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Global Temps Already Halfway to Dangerous Warming Threshold

ByTim De ChantNOVA NextNOVA Next

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Global temperatures will likely cross the 1˚ C (1.8˚ F) warming threshold in 2015, according to a new report issued by the United Kingdom’s Met Office. That means we’re already halfway to the accepted 2˚ C (3.6˚ F) warming threshold, past which the effects of climate change could prove dangerous.

“We have seen a strong El Niño develop in the Tropical Pacific this year and that will have had some impact on this year’s global temperature,” Stephen Belcher, director of the Met Office Hadley Centre, said in a statement. “We’ve had similar natural events in the past, yet this is the first time we’re set to reach the 1˚ C marker and it’s clear that it is human influence driving our modern climate into uncharted territory.”

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For January through September of this year, global temperatures have been above the average of 1981–2010 in most regions.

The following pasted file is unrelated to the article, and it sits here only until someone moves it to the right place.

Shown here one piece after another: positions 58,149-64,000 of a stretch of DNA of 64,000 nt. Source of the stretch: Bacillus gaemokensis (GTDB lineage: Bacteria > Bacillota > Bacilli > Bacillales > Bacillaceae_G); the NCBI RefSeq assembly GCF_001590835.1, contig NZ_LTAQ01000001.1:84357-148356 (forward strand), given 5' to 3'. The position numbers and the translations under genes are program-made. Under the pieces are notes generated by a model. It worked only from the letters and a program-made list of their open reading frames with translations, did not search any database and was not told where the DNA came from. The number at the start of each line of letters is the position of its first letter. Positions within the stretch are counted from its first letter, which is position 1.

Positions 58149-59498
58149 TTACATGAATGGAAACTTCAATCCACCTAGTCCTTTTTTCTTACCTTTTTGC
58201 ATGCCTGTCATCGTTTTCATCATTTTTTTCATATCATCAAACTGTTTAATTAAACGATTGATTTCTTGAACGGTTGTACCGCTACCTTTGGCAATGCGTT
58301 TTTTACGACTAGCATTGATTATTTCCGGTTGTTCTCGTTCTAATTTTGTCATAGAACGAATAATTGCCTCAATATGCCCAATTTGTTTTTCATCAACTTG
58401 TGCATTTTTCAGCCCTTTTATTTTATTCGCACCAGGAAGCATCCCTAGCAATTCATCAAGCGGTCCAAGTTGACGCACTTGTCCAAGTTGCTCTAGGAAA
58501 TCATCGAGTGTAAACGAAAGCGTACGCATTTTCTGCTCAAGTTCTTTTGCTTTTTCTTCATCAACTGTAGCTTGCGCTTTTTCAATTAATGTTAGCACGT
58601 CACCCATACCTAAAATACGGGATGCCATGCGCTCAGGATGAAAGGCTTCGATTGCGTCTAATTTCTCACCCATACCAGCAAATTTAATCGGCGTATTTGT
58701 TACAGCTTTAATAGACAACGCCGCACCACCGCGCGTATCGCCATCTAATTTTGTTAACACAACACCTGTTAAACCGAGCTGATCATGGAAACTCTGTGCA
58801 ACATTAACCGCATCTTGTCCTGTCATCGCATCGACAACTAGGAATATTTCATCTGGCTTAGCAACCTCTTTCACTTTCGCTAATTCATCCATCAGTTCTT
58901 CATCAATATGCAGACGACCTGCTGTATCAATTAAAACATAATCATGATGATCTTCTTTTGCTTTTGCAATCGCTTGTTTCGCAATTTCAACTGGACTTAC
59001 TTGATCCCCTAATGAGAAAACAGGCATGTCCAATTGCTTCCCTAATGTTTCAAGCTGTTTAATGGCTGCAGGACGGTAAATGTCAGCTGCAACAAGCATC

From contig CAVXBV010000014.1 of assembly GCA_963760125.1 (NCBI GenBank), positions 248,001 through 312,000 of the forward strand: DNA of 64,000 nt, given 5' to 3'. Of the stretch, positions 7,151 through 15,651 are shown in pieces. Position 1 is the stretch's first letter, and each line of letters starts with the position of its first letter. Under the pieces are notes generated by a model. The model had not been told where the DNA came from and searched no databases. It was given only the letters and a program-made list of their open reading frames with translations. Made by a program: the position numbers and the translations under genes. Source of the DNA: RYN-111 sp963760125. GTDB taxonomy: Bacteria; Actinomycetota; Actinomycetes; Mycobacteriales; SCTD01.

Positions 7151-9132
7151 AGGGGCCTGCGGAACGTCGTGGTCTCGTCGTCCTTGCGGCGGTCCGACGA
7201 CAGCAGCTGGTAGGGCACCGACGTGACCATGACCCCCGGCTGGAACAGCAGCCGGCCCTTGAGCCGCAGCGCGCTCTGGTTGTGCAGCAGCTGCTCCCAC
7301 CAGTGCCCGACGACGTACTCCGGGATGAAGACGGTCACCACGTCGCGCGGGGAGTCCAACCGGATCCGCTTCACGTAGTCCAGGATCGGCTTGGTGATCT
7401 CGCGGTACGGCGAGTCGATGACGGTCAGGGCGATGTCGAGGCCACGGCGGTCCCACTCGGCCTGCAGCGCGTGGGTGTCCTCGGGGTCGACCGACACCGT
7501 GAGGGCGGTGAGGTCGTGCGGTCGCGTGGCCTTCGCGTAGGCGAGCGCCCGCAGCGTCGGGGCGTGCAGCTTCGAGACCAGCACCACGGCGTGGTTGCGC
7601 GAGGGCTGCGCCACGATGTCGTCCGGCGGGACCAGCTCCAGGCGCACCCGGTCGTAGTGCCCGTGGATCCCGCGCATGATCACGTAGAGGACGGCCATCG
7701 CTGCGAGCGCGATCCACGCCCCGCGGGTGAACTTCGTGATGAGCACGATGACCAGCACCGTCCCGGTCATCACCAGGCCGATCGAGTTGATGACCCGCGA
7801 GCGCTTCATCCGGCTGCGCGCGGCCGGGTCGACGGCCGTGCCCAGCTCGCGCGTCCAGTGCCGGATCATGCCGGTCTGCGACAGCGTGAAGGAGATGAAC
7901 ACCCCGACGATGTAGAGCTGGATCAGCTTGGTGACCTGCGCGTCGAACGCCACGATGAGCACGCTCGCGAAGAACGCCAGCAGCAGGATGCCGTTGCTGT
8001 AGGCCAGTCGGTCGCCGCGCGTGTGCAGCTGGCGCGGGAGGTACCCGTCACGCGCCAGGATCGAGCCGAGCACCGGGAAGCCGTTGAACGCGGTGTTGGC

The Met Office’s records compare today’s temperatures to the average temperatures of 1850–1900. Though that time period isn’t strictly pre-industrial—generally, the pre-industrial is before 1750—temperature records from that era are more reliable than older logs.

Matt McGrath, reporting for BBC News, has more:

Other researchers in the field say that while the 1C threshold is significant, the overall direction of travel is far more important.

“What matters is this background warming that continues up,” said Prof Miles Allen from the University of Oxford.

“And whether we have a wobble that takes us to 1.02 or 0.99, ok it matters in a sporting event, but it doesn’t really matter in terms of global mean temperature.”

Negotiators are meeting laster this year in Paris for the 21 st session of the United Nations Climate Change Conference, known as COP 21. Today’s news comes just days after China reported that it had underestimated it’s carbon emissions . Though that news doesn’t change atmospheric scientists’ measurements of the amount of CO 2 in the atmosphere, it will certainly add an unexpected twist to the negotiations.

Image credit: NOAA